Small group, facilitated discussion on the topic of beauty and image as it pertains to the following: What does pop culture tell us about what it means to be beautiful? Have we seen this change over time? How does it differ for different kinds of people? Co-sponsored by the Student Center for Community Engagement and Inclusion. 

Thursday, March 21


“Diasporic Sounds across Borders”

11:30am- 12:45pm  |  MH 3.04.20

Presented by: Ximena Violante

Ximena Violante, co-founder of Philly-based Interminable and Son Revoltura, will share their latest futuristic music project rooted in diasporic connection. Their debut album, (rebirth::renacer) is a call to action and takes listeners on a sonic journey through the band’s three years performing with a variety of instruments and musicians across the United States and Mexico. This interactive talk will particularly explore improvisation shifts across culture, gender, sexuality, and the body. 



Friday, March 22


“Monsoon Wedding”

11am-1:30pm  |  MH 3.04.28

Hosted by: Dr. Anne Hardgrove

This Bollywood Rom-Com explores a New Delhi family who reworks traditional values in a globalized world while organizing the marriage of their eldest daughter. Directed by Mira Nair. 



Monday, March 25


“Reflections on Gender and the Global Refugee Crisis”

12:00pm  |  JPL Assembly Room 4.04.22

Presented by: Dr. Rawan Arar

Gendered narratives are used to construct “morally worthy” refuges. While these stories often support some refugees, they can also create disparities in aid and protection. Dr. Rawan Arar discusses the social construction of the global refugee story, focusing on gendered experiences in everyday life that fall outside the mainstream story of refugee displacement. Her research draws on 16 months of ethnography in Jordan and in-depth interviews with Syrian refugees, Jordanian citizens, and aid workers. Co-sponsored with Honors College.


“The Big City/ Mahanagar”

6pm-8:30pm  |  BV 2.304

Hosted by: Dr. Anne Hardgrove

This film explores a housewife’s quest to find a job challenging family values. Directed by Satyajit Ray. 

Tuesday, March 26


Equity-based, Trauma-informed Sexual Violence Prevention and Healing: A Conversation with The Rape Crisis Center

11:30-12:30pm  |  MH 3.02.48

Presented by: Page Martin

Within the context of patriarchy, colonization, and racism, sexual violence is a toll of oppression and domination. Intersectional, trauma-informed interventions are needed to address the myriad ways sexual violence affects different communities and individuals. Ms. Martin will share how the Rape Crisis Center engages trauma-informed, person-centered, prevention-based approaches to promote norms and behaviors that advance safe, health, inclusive spaces for all. Participants will also learn about how to access services and way to get involved. 



Wednesday, March 27


Workshop: "Creating New Performance" (two workshops, three hours in length)

Time TBD  |  Location TBD 

This workshop utilizes autobiographical history as a vehicle for performance. Using movement, text, vocalizations, theatre games, memory exercises, autobiographical musings, and storytelling we will create theatre mined from our real-life experiences. This workshop will focus on content rather than what is considered to be "traditional" form. We will examine our relationships, both public (political) and private (personal). This workshop will also examine the use of theatre as a “healing tool" in order to begin the process of creating a dialogue where we can begin to examine the conditions which greatly effect our daily lives, i.e., racism, sexism, homophobia, addictions, and fear. Helpful to artists, interested in creating solo or autobiographical work, this workshop is also of interest to teachers, activists, social workers, mentors, and all those engaged in some form of art as social change. At the end of the workshop participants will perform a five to ten minute mini-performance created during the process. Participants are asked to dress warm, soft, and fluid ready to move.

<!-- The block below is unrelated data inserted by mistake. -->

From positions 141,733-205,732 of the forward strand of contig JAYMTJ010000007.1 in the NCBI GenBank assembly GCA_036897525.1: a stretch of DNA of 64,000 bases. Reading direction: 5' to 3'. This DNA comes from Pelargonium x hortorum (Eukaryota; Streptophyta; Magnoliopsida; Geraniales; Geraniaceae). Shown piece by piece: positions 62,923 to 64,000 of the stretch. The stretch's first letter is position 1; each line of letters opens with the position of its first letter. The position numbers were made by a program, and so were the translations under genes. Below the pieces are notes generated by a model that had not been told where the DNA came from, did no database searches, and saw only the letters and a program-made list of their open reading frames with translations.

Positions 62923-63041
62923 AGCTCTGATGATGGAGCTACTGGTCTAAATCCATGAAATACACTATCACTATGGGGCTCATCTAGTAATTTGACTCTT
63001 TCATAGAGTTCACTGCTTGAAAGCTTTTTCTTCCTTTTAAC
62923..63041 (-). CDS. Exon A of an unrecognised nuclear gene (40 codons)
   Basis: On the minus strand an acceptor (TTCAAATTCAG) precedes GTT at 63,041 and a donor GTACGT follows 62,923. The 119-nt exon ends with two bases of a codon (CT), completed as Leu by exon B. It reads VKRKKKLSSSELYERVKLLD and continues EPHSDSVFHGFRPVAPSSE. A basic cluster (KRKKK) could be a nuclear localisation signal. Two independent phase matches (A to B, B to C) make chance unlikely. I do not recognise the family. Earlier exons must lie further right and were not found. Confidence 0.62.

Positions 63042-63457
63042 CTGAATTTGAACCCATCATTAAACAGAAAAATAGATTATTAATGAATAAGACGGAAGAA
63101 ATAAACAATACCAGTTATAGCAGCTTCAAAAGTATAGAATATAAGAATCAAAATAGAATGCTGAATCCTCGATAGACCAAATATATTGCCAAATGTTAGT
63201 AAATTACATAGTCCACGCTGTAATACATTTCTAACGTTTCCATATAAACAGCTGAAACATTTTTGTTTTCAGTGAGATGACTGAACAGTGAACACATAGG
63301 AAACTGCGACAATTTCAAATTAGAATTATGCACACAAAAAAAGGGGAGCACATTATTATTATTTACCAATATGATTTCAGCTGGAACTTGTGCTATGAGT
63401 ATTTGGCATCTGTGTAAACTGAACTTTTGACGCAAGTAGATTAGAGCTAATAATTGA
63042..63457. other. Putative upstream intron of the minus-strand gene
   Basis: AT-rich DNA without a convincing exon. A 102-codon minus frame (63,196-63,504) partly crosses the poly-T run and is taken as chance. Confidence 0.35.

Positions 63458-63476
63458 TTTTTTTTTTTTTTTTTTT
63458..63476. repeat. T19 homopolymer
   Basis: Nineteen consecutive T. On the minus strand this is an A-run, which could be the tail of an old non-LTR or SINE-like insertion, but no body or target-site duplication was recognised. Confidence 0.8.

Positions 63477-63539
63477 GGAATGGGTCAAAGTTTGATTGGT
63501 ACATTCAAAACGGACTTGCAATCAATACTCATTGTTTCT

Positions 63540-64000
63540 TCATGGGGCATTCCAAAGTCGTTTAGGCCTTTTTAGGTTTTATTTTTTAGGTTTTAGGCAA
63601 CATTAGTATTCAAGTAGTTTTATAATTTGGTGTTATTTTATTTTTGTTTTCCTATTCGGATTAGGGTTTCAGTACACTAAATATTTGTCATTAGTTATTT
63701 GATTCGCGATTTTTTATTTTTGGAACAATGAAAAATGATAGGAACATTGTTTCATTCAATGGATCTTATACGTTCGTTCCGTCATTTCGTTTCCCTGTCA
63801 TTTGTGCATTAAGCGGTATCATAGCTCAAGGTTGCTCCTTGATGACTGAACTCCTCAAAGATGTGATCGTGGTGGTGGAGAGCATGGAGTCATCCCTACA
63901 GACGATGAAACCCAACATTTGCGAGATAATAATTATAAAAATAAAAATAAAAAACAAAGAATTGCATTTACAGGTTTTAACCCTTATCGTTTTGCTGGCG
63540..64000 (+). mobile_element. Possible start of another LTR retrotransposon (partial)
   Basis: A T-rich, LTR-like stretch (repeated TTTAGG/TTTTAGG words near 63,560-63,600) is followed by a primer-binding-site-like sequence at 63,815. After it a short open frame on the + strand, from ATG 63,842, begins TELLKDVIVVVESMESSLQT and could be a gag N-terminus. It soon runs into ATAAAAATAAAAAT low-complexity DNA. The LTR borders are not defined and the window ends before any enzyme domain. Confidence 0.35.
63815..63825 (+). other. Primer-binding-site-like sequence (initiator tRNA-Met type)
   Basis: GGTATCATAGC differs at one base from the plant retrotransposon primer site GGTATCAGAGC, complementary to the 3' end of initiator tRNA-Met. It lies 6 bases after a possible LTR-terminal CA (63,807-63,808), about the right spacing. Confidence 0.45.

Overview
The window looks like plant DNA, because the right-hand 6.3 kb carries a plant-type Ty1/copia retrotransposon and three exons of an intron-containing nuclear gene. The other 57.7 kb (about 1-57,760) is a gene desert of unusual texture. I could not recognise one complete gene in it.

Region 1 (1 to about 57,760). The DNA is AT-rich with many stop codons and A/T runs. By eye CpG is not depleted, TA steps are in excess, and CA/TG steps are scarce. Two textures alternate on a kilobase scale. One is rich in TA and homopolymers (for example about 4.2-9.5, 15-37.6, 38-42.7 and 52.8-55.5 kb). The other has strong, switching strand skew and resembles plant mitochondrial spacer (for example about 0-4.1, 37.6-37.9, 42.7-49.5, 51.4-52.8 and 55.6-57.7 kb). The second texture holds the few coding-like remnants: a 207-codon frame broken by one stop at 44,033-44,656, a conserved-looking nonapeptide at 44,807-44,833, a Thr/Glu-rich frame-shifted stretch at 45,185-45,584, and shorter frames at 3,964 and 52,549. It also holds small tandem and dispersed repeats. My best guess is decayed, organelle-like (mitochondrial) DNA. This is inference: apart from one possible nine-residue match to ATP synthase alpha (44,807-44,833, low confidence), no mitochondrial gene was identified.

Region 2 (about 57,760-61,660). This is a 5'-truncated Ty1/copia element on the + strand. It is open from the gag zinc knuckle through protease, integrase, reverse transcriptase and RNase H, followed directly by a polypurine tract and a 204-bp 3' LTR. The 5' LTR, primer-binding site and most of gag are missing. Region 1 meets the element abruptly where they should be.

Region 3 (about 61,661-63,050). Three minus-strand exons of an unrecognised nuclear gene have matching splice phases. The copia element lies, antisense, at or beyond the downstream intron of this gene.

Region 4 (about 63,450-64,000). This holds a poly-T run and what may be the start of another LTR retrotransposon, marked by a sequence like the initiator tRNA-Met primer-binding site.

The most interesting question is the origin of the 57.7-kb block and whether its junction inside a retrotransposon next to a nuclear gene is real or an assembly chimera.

Creating New Performance has been conducted at Yale University, the Tampa Bay Center for the Performing Arts, the University of Missouri, New York State University at Albany, and for many other colleges and universities.

***There is a cap of thirty students in each workshop. If you are interested in participating, please emailjessicalouise.wright@utsa.edu.

Public Lecture: Rhodessa Jones: A Woman for the 21st Century 

Time TBD  |  Location TBD 

In her passionate, provocative oratory style, Jones will assess the process of art, creativity, and creative/cultural survival in the 21st century. This lecture/multi-media performance examines the use of theater as a "healing tool" in order to begin the process of creating a dialogue where we can begin to examine the conditions which greatly affect our daily lives. Topics include Jones’ work with her award — winning company, Medea Project: Theater for Incarcerated Women/HIV Circle. For close to thirty years Medea has helped to bridge the community-prison division by providing opportunities for structured artistic interactions between community members, female inmates, formerly incarcerated individuals and HIV positive women to positively impact their lives. Rhodessa will also speak about her nearly half century life as a performance artist reading from her writings, showing videos, and demonstrating her performance technique. Followed by a Q & A session.



Thursday, March 28


The CIA and Torture: Case Studies, the Law, and Government Accountability

11:30 – 12:45pm  |  BB 3.02.30

Presented by: Jennifer K. Harbury

Jennifer Harbury is an activist, author, and attorney who has spent much of the past twenty hears working monitor and promote human rights in Guatemala. Her husband, Efrain Bamaca Velasquez, was a Mayan resistance leader who was “disappeared” by the Guatemalan military in 1992; subjected to long-term, severe, torture; then extrajudicially executed. Since learning of her husband’s death, she has devoted much of her time to pressing for human rights reforms both in the United States and Guatemalan governments. 



Friday, March 29


“The Big City/ Mahanagar”

11am-1:30pm  |  MH 3.04.28

Hosted by: Dr. Anne Hardgrove 

This film explores a housewife’s quest to find a job challenging family values. Directed by Satyajit Ray